Singer Susan Boyle has already been announced as a star of Wednesday’s opening ceremony, while veteran mod icon Rod Stewart will perform in a homecoming of sorts.
Boyle has sold 19 million albums since her breakthrough performance on a television talent show in 2009, when she left judges speechless with a rendition of ‘I Dreamed a Dream’ from the musical Les Miserables.
The singer, who hails from Blackburn, 25 miles (40 kilometers) to the east of Glasgow, has since sung for the pope and Queen Elizabeth II, but was tight-lipped about her performance at Celtic Park, home of European football giants Celtic.
“Watch this space, is all I’m willing to say,” said “SuBo”, 53, adding it was “a great honour” to be asked to perform.
Stewart, who was brought up in London but has a Scottish father, is an avid Celtic supporter and is a regular visitor to the historic 60,000 capacity stadium.
The 100-million-record-selling star, whose hits include “Young Turks”, “Sailing” and “Maggie May”, namechecks the club in song “You’re in my Heart” and was spotted blubbing uncontrollably in the stands after their epic 2012 Champions League victory over Barcelona.
— ‘New level’ of excitement —
Games chief executive David Grevemberg said the 69-year-old Stewart’s appearance would take the “excitement and anticipation to a whole new level”.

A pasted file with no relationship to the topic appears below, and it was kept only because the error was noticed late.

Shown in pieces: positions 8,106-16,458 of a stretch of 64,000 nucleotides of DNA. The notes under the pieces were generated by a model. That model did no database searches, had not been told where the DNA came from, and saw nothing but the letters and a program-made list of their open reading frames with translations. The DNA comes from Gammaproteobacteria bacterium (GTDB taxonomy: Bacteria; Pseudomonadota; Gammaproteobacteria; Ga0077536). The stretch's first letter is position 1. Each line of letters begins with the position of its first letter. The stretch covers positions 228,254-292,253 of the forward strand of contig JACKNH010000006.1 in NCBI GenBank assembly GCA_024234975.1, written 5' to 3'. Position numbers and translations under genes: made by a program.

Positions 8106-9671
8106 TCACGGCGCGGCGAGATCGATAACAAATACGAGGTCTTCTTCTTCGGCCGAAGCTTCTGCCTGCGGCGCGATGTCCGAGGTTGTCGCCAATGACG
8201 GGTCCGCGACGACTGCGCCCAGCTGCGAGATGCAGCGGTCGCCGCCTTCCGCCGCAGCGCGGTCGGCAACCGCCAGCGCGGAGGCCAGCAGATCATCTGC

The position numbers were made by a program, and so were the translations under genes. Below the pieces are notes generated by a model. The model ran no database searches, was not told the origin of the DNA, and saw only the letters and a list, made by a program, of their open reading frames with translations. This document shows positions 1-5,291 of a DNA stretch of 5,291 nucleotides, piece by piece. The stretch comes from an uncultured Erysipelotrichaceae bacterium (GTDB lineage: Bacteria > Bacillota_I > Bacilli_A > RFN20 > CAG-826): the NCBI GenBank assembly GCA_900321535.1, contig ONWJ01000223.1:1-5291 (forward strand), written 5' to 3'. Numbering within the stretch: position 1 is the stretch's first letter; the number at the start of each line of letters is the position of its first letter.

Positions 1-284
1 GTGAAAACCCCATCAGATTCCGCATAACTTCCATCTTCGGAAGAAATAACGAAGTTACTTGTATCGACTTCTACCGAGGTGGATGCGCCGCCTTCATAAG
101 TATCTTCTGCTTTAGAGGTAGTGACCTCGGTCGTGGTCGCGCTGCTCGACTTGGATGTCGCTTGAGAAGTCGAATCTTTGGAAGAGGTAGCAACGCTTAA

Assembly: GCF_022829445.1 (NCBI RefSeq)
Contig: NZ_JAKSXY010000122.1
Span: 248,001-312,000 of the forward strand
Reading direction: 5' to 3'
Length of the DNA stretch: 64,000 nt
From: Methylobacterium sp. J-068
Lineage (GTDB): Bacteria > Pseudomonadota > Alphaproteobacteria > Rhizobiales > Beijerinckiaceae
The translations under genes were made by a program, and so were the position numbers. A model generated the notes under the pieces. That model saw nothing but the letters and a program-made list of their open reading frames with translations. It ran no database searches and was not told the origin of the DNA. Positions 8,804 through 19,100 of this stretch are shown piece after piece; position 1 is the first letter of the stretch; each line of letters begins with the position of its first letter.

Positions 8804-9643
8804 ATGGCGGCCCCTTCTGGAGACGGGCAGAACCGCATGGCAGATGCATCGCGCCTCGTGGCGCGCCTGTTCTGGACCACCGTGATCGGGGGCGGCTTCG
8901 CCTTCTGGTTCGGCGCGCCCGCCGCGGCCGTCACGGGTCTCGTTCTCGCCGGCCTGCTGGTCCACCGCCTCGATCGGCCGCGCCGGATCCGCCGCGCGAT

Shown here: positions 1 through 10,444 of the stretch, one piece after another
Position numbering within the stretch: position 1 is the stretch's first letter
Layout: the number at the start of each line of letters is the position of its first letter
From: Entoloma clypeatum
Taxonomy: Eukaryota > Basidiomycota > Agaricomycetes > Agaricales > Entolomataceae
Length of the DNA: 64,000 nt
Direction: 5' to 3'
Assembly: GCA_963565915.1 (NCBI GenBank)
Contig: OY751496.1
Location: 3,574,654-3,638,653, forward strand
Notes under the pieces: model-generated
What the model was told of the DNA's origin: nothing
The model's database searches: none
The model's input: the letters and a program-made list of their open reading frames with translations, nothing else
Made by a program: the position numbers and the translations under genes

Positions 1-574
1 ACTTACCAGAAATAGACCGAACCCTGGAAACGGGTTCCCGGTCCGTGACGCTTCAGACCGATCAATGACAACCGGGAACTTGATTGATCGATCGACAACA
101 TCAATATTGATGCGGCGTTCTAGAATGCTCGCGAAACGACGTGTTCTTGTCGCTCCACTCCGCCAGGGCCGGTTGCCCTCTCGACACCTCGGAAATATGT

Other confirmed performers include indie singer Amy Macdonald and classical violinist Nicola Benedetti.
Despite being from Edinburgh, Sean Connery, arguably the most famous living Scotsman, threw his weight behind the Games from the beginning.
Recognised by many as the definitive James Bond, the 83-year-old was an official Games ambassador who helped Glasgow win the bid in 2007.
It is not known whether modern Scottish acting stars such as “X-Men”‘s James McAvoy and “300” heartthrob Gerard Butler will be involved in the ceremony.
Pushing 007 for the title of most distinctive Scotsman is eccentric comedian and actor Billy Connolly, who in 2012 also became an official Games ambassador.
The “Big Yin” also narrated the story of Clyde, the part-human, part-thistle Games mascot named after the river on whose banks Connolly was born and raised.
The river once welcomed Atlantic-faring ships ladened with cotton, tobacco, sugar and rum and later became the centre of Glasgow’s mammoth ship-building industry, which spawned iconic liners the Queen Mary and the QE2.
The city’s grand city centre serves as a reminder of this proud past, and many of those who helped build its reputation are honoured with statues.
Those recognised include James Watt, the engineer whose inventions were key to the industrial revolution, and adventurer David Livingston, believed to be the first European to discover Victoria Falls.
Those not lucky enough to be in the city can join the estimated one billion people around the world expected to watch the ceremony on their television sets, invented by John Logie Baird, a Scotsman, in 1926.